Baker & Taylor Essays examine the art and artistry of some of the best writers working in the English language
Blackwell North Amer The articles with which David Lodge entertained and delighted readers of the Independent and The Washington Post Book World for fifty weeks between 1991 and 1992 have now been revised, expanded, and collected together in book form. The art of fiction is considered under a wide range of headings, such as the Intrusive Author, Suspense, the Epistolary Novel, Time-shift, the Sense of Place, and Symbolism. Each topic is illustrated by a short passage or two taken from classic and modern fiction, ranging from Laurence Sterne to J. D. Salinger, from Jane Austen to Fay Weldon, from Charles Dickens to Martin Amis. David Lodge takes these passages apart and puts them back together again with the expertise of a novelist, critic, and teacher. Technical terms are lucidly explained, and their applications examined, in the literary-critical equivalent of slow-motion replays of some of the best writing in the English language. To throw further light on a given topic the author sometimes refers directly, and revealingly, to his own experience of writing fiction. This book is essential reading for students of literature, aspiring writers, and anyone who enjoys literary fiction and would like to understand better how it works.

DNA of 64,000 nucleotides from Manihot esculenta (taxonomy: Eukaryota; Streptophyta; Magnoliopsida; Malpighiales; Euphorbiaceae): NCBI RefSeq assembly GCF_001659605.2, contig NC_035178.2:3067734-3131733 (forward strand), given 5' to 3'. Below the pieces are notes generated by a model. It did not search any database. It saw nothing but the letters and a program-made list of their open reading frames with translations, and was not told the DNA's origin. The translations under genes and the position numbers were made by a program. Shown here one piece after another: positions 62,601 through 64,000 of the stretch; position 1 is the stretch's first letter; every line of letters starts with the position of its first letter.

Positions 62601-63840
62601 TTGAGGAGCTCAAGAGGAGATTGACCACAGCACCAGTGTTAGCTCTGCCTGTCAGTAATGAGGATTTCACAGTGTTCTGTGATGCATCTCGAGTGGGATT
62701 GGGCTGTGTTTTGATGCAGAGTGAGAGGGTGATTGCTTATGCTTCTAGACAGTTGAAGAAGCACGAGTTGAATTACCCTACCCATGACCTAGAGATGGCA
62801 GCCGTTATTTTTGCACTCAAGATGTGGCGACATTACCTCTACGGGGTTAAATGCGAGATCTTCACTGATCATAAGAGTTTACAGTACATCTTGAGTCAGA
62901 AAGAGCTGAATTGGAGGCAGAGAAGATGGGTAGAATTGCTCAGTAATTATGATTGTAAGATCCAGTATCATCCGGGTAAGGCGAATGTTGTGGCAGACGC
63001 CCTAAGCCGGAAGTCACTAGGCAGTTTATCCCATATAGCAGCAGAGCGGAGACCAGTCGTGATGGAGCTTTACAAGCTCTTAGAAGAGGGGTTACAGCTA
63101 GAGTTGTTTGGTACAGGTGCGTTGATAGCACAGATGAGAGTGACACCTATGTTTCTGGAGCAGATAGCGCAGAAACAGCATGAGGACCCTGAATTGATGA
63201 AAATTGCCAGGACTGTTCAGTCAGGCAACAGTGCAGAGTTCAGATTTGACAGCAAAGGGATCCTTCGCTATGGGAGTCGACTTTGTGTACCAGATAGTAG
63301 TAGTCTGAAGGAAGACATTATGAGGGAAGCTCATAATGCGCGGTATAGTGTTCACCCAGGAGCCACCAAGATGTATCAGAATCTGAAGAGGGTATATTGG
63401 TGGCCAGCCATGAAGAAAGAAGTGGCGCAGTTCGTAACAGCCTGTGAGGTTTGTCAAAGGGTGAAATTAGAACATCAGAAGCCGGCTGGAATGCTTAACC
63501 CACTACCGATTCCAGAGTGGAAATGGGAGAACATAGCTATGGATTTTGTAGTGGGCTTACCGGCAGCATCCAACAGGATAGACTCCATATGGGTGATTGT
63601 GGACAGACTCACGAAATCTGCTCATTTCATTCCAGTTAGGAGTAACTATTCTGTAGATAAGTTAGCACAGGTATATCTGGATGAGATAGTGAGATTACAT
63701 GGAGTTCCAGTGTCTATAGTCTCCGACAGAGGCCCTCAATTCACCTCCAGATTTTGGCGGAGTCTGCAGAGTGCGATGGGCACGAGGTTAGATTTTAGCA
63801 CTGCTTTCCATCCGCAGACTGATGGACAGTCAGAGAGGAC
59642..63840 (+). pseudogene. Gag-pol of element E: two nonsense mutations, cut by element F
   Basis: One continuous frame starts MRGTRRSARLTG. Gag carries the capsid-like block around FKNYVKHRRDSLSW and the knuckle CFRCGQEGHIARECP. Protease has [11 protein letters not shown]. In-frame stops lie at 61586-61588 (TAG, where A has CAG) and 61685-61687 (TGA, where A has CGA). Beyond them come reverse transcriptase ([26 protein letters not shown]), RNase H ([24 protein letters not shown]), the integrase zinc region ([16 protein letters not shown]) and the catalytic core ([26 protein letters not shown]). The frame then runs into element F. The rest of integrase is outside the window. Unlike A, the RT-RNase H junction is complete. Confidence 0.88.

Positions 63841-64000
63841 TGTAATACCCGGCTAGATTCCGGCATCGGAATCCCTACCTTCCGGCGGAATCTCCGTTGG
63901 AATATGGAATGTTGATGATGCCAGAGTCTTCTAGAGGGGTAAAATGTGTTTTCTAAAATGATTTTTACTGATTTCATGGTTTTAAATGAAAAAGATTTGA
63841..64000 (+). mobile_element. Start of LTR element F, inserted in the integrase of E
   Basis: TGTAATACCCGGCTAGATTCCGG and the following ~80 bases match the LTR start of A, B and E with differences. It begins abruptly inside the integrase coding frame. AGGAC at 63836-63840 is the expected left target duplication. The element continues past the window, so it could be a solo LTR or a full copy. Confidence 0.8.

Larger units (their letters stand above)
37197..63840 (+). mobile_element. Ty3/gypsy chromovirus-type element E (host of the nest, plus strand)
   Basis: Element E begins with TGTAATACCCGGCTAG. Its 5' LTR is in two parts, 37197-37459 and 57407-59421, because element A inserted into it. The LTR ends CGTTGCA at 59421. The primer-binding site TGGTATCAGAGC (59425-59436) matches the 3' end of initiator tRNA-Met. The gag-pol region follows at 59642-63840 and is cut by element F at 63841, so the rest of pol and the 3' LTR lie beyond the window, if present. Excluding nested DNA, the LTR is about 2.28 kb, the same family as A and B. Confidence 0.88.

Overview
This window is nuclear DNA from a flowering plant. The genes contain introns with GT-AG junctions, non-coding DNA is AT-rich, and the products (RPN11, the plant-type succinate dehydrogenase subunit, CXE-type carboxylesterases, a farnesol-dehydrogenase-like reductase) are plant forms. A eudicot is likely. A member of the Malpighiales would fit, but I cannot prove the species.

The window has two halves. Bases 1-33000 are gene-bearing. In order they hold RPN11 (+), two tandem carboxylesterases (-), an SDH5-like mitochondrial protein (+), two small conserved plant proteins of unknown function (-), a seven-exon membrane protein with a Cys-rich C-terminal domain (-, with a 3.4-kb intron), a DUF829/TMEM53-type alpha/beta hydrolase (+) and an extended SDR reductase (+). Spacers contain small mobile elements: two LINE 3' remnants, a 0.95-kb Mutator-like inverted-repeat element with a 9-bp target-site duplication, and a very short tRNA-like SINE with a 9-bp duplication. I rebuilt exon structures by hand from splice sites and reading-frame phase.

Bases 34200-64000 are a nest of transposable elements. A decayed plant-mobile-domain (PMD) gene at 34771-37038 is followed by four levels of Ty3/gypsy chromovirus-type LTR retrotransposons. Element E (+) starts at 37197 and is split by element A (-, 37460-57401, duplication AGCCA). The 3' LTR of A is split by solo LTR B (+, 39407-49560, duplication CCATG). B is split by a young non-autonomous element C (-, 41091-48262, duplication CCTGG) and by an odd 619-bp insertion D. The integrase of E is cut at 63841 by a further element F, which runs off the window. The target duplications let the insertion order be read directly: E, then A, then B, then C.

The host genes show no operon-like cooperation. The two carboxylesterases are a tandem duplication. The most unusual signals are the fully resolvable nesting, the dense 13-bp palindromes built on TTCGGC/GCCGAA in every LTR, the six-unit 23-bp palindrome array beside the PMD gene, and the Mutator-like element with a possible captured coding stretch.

Baker & Taylor Essays gathered from the Washington Post and the London Independent examine the art and artistry of some of the best writers working in the English language, covering such issues as suspense, symbolism, epistolary novels, intrusive authors, and more.